Sports involving both athletes who need accessible transportation adaptions and athletes who do not use such, offer many benefits to a given community. Calgary Sledge Hockey Association (CSHA) President Jon Bateman recently chatted with The Mobility Resource to discuss at length adaptive sports, specifically sledge hockey. The adaptive counterpart to traditional hockey, sledge hockey neutralizes physical limitations and enables individuals with disabilities to hit the ice.
Life Prior to Adaptive Sports
Interestingly enough, growing up with spina bifida in High River, a small Canadian town roughly an hour away from Calgary, Jon Bateman did not know about adaptive sports. He explains ““Adaptive sports just weren’t available where I lived.” This proves understandable considering for nine years no other students at his school had physical disabilities.
Instead Bateman notes friends, family and the community in general worked to alter games so he could participate, recalling “They would adapt gym class a little bit to help allow me to participate. I played dodgeball. I played road hockey with my brother.” Yet he mentions, “It was always a little bit different. They would shoot the ball off of me to try and get me to score.”
While he appreciated the efforts, Bateman really emphasized the difference sentiment. “It wasn’t the same. It wasn’t full participation like adaptive sports but it was good that my community, my family and my friends made an effort to include me. I just found though when I got to playing sledge hockey later it felt so much more natural and so much more like my own game. I really appreciated that.”
“My Own Game”
Jon Bateman first discovered sledge hockey one late college night. . “I had moved to Calgary as a 20-year old to go to college. I didn’t really know sledge hockey existed until I saw it on TV about 3:00 am one night. So I saw it on television and realized it was a game I could play.” Motivated, he did some research and by the following weekend Bateman joined the CSHA.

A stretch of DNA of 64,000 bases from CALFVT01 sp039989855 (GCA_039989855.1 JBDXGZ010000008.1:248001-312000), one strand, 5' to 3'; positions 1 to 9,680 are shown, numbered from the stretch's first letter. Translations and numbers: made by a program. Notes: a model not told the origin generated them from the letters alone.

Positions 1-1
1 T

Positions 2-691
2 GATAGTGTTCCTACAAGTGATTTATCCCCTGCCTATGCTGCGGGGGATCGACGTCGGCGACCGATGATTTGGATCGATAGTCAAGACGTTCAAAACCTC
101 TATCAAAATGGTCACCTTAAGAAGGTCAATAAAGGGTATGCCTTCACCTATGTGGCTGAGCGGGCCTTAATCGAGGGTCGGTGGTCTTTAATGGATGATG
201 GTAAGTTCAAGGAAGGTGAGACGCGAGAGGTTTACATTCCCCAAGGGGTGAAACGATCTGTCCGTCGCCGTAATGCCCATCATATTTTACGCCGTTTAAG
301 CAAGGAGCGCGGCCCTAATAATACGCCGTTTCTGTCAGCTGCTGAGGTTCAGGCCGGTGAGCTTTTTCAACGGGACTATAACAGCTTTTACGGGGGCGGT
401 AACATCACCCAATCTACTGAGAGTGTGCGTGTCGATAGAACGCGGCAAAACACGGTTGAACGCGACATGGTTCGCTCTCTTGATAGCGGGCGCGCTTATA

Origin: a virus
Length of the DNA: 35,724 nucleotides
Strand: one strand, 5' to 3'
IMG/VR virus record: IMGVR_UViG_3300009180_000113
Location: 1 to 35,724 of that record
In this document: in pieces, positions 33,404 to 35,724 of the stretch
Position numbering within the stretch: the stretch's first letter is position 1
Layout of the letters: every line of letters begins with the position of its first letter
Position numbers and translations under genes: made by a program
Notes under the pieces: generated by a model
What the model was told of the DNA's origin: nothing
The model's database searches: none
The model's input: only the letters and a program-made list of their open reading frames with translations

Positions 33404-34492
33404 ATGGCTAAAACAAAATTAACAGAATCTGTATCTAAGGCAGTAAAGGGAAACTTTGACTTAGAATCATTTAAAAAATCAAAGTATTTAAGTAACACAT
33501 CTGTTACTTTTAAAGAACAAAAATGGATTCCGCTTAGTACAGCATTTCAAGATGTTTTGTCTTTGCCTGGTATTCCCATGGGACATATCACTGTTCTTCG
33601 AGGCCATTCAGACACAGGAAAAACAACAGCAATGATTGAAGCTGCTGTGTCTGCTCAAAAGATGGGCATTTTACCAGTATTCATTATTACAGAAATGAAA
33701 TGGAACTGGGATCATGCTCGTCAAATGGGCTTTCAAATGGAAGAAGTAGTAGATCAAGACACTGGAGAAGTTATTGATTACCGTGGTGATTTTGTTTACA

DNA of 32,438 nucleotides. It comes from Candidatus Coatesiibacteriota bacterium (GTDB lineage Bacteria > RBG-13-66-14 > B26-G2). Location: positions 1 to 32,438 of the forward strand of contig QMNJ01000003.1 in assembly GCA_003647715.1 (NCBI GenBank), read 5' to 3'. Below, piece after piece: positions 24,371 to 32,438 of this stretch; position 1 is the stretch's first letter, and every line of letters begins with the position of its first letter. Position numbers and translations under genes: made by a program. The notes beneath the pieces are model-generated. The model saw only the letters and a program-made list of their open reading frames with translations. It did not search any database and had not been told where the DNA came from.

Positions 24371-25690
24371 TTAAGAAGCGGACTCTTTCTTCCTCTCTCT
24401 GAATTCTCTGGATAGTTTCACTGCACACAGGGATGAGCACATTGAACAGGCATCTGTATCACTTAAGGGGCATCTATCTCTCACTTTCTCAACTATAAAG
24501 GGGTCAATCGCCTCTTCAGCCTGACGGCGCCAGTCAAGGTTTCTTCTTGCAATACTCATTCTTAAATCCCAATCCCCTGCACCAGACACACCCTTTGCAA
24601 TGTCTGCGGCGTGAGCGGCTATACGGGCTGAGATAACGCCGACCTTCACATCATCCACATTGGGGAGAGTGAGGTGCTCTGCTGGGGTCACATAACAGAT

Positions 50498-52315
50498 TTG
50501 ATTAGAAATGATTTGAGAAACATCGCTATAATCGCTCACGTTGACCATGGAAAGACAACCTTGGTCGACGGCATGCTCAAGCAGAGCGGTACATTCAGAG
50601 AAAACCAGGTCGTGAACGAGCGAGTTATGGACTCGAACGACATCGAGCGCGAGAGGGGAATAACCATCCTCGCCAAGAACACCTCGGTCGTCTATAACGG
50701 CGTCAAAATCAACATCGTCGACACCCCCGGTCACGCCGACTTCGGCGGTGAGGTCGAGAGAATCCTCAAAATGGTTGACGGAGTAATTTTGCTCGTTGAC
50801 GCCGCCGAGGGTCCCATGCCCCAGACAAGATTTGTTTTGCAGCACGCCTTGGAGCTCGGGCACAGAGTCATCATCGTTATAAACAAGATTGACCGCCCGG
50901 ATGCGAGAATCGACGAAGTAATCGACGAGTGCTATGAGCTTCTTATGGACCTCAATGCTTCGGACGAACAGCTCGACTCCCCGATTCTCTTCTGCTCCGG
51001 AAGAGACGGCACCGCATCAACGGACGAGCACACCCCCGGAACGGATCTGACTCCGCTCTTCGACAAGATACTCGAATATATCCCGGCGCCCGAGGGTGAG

Almost immediately Bateman felt ownership over the sport. “When I started to play sledge hockey I just appreciated the sport was something that was mine. It felt like mine. I could make it my own game. It didn’t have to be modified. It didn’t have to be changed for me to play so I appreciated that.” Camaraderie emerged next.
“I felt a sense of belonging. It’s a game where players are all on equal footing and it’s just a sport. When we all go to play sledge hockey we don’t really think about ‘We’re playing an adaptive sport’ or that we’re thinking ‘Boy this is great this is adapted for me.’ In our heads we’re just going to play hockey.”
The Term “Adaptive Sport”
In an ironic way the term “adaptive sport” still provides accuracy because adaptive sports maintain the power to adapt others’ perceptions about disabilities. For instance, Bateman discusses games CSHA teams play against able-bodied athletes. “One of the things we do to make people aware of sledge hockey is playing games against able-bodied players and able-bodied teams. We put them on a sled like us and we play against them. We find that a major perception change for people who don’t have disabilities, to get into a sled and realize how difficult the game is and realize how much skill it takes to play.”
He continues, stressing the positive impact perception changes possess. “I think there is a whole respect that’s earned for people with disabilities and the sport in general when they do that. That changes how you interact with people with disabilities on the playground, at school, everywhere because you can get an appreciation for ‘this is a real legitimate sport.’”
Adaptive sports can also internally improve perceptions amongst the disability community. Bateman loved hockey since a young age but until he discovered sledge hockey he deemed his participation limited. “I was really into it (hockey) but I was more into it from a fan perspective. I thought I wanted to be a broadcaster because it didn’t really occur to me that I could play.”
Getting active in adaptive sports may require overcoming barriers. Bateman states, “It’s quite easy to find possibilities, things you can do. But, it’s quite another story for a person with a disability to actually physically go and get where they need to be to try things.” Obstacles you might face involve financial issues, access to handicap accessible minivans and addressing personal fears.
Expanding on personal fears as barriers to adaptive sports Bateman says, “Sometimes scares people away from playing, especially sledge hockey. I think they think ‘Ooh, that’s so violent’ and you’ll get hurt.” Rather he encouragingly states, “I think there really is room for recreational sledge hockey. There is room for competitive sledge hockey. They are both there and they can both strive and grow.”
Now if you wish to get active in adaptive sports, the Internet remains a common sense tool to discover clubs and sports around your area. Additionally Jon Bateman recommends reaching out to local non-profits who could likely help point you in the right direction. So conduct your research, pro-actively address any conceivable mobility transportation issues or other probable barriers, and become active!